How Concrete Frames Can
Resist Progressive Collapse
The stated purpose of Prevention of Progressive Collapse in Multistory Concrete Buildings (2006, Structures and Codes Institute, Palatine, Ill.) is to "help bridge the information gap" between practicing structural engineers and progressive collapse prevention in building design.
Authors Francis K. Humay, Steven M. Baldridge and S.K. Ghosh present the American Society of Civil Engineers definition of progressive collapse (PC) as a springboard for their 304-page volume that can best be described as a "how to" guide. ASCE-7-02 defines PC as "the spread of an initial local failure from element to element resulting, eventually, in the collapse of an entire structure or a disproportionately large part of it." In the preface, the authors also say "this phenomenon raises particular concern since progressive collapse is often, though not always, disproportionate, meaning that the collapse is out of proportion to the triggering event." The authors then present the Alfred P. Murrah Building, razed by a bomb in April 1995, as an example of both progressive and disproportionate collapse. Their view, presented as fact, has been a subject of debate in the engineering community.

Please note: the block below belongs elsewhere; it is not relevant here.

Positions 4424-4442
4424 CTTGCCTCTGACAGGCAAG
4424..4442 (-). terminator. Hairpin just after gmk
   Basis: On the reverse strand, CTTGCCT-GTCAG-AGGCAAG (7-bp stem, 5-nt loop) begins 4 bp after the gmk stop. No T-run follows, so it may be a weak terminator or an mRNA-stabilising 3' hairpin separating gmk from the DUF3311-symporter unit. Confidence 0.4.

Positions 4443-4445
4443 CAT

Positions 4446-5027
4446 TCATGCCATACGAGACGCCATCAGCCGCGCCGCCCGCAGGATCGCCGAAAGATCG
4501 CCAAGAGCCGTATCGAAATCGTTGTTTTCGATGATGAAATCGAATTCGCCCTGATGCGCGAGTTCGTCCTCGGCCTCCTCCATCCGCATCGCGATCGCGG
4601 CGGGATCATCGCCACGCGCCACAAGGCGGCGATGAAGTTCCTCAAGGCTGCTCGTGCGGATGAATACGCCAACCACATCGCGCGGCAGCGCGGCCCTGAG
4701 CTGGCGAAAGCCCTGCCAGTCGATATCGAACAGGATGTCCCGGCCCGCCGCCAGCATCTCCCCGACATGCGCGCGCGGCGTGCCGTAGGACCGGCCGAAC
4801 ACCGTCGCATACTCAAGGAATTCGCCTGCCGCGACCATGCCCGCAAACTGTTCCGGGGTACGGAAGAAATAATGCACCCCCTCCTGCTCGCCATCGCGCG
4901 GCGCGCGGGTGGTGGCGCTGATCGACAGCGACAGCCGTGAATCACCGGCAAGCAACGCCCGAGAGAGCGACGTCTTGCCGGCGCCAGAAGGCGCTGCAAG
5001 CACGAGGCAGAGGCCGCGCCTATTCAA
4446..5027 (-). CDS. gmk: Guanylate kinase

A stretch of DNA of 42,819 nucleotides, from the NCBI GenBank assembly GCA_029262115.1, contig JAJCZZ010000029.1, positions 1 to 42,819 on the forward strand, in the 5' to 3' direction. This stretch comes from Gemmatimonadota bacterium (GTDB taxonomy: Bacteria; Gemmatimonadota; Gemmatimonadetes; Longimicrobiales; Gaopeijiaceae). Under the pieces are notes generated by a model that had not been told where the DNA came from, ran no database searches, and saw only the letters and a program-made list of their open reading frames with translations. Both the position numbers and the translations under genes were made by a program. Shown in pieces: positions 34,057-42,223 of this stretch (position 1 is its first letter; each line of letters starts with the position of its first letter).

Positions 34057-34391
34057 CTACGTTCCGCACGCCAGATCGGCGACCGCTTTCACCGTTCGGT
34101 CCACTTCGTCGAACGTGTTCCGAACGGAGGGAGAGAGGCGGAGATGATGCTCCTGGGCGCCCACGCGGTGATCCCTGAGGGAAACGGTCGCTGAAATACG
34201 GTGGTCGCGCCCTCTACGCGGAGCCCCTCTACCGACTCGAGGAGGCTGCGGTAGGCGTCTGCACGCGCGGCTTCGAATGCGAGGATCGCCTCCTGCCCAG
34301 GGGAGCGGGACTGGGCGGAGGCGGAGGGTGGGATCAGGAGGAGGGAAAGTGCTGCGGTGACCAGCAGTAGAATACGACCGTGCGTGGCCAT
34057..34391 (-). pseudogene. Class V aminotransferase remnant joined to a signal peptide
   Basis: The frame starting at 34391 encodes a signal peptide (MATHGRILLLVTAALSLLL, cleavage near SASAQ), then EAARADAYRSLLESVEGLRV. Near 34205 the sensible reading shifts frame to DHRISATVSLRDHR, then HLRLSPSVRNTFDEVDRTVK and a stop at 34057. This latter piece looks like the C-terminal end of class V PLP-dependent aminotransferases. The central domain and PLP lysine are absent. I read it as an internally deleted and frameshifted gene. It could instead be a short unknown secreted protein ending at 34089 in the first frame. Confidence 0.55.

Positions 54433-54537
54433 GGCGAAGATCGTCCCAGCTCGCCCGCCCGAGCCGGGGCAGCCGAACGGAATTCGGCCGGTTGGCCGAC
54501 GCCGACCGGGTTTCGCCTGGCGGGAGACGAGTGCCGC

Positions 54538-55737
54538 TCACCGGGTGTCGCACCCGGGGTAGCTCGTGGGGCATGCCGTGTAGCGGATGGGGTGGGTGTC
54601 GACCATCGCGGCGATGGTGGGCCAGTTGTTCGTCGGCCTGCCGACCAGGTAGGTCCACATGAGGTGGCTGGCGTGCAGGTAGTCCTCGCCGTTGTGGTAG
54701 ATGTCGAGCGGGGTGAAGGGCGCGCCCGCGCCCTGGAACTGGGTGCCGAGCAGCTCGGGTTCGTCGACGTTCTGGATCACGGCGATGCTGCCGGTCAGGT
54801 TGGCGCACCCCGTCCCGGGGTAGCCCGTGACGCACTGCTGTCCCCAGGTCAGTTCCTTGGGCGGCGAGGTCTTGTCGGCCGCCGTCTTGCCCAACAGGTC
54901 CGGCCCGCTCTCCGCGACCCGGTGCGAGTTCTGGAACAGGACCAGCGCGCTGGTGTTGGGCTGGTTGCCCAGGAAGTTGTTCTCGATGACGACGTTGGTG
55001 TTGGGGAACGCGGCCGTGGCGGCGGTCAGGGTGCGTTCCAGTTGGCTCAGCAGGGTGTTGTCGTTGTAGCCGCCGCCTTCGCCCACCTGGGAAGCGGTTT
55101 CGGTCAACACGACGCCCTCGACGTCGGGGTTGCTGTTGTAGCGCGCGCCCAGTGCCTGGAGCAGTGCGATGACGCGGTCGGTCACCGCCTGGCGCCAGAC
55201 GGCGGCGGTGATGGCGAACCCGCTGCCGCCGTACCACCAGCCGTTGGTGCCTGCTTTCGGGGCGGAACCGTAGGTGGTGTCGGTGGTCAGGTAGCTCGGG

The introduction contains a blanket statement that is also a subject of debate: "Engineers agree, however, that consideration of a structure's behavior when subjected to extraordinary loading should be a matter of standard practice."
Beyond the preface and the introduction, the book gets down to the facts. It provides summaries of the U.S. Dept. of Defense and General Services Administration approaches to progressive collapse mitigation. It also gives examples of progressive collapse mitigation design for different building occupancies with different structural concrete frames. Formulas and illustrations accompany text.